Rolling with Advantage

New to Dungeons & Dragons in quarantine? Here's 6 ways to make it easy

Experts of the popular tabletop game reveal how to get started despite all the awkward hurdles.

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Covid-19 has forced people everywhere indoors, and this has led to a spike in new, unexpected ways to pass the time.

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Playing Dungeons & Dragons is one of them.

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The 46-year-old tabletop game, where players imagine fantastical adventures out of The Lord of the Rings, is more popular than ever.

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Every game of D&D is led by a Dungeon Master, or "DM," a narrator/referee who shepherds a small group of players. The outcomes of battles and other crucial moments are decided using dice.

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Given the barriers to entry for new players (even without social distancing), we asked six D&D experts for tips during quarantine.

6. Don't think you need to know everything

"Let the DM tell you how the game is played."

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Being a newbie might be a disadvantage in competitive video games or board games, but D&D is different.

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Players are encouraged to speak up if they're new. D&D fans tell Inverse they are excited to welcome newbies and do their best to accommodate them. That's especially important over platforms like Zoom.

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"If you're new to D&D, say it to the DM. Don't think you need to know everything. The Dungeon Master Guide is a guide, not a rule book. If you're new, be humble and let the DM tell you how the game is played."

Satine Phoenix, professional Dungeon Master and former Community Manager for 'Dungeons & Dragons.'

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"So many people look at the character sheet and are instantly overwhelmed. Just know who your character is and what they would do in any situation, and let your DM translate."

Nathan McNiff, a Dungeon Master from Massachusetts

5. Put the phone away

"Take time to revel in this."

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Not only is it rude to check Twitter in the middle of a D&D session, but it's also counterproductive to the game's escapist benefits.

"Put your phone away if you don't need it. It might be tempting, but all it takes is for the front page of Reddit to mess up the energy you’ve been trying to maintain. Take time to revel in this. The news will be there."

Ashley Risteen, a 'D&D' player of five years

4. Don't play with more than four players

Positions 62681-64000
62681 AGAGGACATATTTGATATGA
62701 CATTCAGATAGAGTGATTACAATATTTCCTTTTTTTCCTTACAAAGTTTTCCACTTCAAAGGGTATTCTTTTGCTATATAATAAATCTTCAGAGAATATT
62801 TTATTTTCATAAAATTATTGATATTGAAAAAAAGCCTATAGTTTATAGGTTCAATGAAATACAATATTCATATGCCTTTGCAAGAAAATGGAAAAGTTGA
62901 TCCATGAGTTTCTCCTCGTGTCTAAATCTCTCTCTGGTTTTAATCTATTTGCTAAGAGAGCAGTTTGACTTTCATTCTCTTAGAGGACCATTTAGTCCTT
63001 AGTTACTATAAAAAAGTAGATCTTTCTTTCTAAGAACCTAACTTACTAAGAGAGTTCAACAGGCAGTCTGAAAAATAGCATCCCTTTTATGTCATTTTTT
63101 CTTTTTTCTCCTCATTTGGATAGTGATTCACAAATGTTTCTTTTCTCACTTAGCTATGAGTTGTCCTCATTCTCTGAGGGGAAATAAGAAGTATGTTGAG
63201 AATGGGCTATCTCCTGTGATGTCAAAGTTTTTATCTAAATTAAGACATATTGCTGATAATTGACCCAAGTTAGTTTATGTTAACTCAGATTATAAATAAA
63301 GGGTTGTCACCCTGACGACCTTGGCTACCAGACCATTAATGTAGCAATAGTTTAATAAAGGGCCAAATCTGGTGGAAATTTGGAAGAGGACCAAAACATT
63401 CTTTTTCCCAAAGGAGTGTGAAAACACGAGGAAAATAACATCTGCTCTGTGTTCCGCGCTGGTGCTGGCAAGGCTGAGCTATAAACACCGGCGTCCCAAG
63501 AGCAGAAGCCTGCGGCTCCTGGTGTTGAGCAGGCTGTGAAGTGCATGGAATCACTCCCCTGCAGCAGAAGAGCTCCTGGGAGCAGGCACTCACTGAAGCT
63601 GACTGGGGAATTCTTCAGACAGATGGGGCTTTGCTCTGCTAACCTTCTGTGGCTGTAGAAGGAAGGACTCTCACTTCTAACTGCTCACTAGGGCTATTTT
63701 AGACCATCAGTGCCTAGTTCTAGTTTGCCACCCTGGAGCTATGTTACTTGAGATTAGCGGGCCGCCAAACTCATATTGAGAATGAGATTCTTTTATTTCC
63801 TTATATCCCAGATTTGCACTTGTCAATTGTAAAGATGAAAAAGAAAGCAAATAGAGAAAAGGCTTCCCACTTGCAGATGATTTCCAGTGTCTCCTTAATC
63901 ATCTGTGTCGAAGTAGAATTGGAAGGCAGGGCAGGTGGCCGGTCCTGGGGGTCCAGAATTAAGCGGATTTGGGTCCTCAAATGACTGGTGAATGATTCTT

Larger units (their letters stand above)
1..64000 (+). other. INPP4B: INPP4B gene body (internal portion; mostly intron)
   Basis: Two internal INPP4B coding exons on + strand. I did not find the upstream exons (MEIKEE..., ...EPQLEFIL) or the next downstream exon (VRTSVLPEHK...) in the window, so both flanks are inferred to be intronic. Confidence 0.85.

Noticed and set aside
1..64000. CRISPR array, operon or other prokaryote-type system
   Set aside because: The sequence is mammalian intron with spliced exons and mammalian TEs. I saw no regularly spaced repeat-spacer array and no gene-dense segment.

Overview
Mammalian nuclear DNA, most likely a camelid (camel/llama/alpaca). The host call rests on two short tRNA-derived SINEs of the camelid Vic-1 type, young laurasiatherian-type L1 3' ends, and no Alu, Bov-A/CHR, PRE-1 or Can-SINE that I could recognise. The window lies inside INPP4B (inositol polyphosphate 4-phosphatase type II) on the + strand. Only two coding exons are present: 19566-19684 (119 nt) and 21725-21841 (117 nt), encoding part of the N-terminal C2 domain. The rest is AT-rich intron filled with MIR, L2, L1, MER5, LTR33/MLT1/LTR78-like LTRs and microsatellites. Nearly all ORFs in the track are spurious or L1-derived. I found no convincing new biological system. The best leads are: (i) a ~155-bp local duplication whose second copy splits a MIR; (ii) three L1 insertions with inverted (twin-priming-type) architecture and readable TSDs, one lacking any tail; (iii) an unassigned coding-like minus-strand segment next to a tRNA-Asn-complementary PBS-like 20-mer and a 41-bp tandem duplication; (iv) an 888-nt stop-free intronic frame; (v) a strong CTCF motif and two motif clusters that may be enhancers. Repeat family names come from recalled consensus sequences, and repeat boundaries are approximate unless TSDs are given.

"You're not going to like it."

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It may be exciting to get the whole group together for game night, but teaching newcomers while dealing with lag could make a single battle take hours.

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Also: Don't assume certain people will say no.

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"Everybody is so excited that they want to start with six to nine people. You’re not going to like it. It’s going to take too long. Start with four."

T.J. Storm, Hollywood stunt man and 'D&D' player of 20 years

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"You'd be shocked how many already played and how many wanted to. I run into that with former cheerleaders and football captains. They didn't play because no one would ask them, and they wanted to. Don't be afraid to ask."

B. Dave Walters, 'Dungeons & Dragons' comic book author

3. There's no wrong way to play

"You can still have a genuine, significant connection."

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New players may think they need dice or miniatures, but those are just sprinkles atop a very accessible sundae. All you need is imagination.

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"I prefer being at the table. But you can still have a genuine, significant connection [over Zoom]. I myself don't use maps. I prefer theater of the mind. That said, it is easier to play that way. There is no wrong way to do it."

B. Dave Walters, 'Dungeons & Dragons' comic book author

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"There's no need for game boards or pieces. The game adapts very well to Zoom or Skype, wherever you connect."

Ray Winninger, 'Dungeons & Dragons' executive producer

2. Know the game is not a competition

"We need each other more than ever."

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Dungeons & Dragons is a game, but that might actually be misleading. There are no winners or losers at the table.

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"A lot of video games and card games are PVP [player versus player]. Dungeons & Dragons is way to work with your friends. That's the guts of it. And right now, we need each other more than ever."

Satine Phoenix, professional Dungeon Master and former Community Manager for 'Dungeons & Dragons.'

1. Forget the rules, let your imagination "run wild"

"Rules exist to facilitate story. Not the other way around."

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Knowing spell slots from spell-casting can be enough to make would-be adventurers running back to Netflix, but these rules aren't as rigid as they seem.

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"Rules exist to facilitate story. Not the other way around."

B. Dave Walters, 'Dungeons & Dragons' comic book author

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"Let your imagination run wild. Don't worry about the rules. The rules are there to facilitate play. Just connect with friends, be creative, and have a good time."

Ray Winninger, 'Dungeons & Dragons' executive producer

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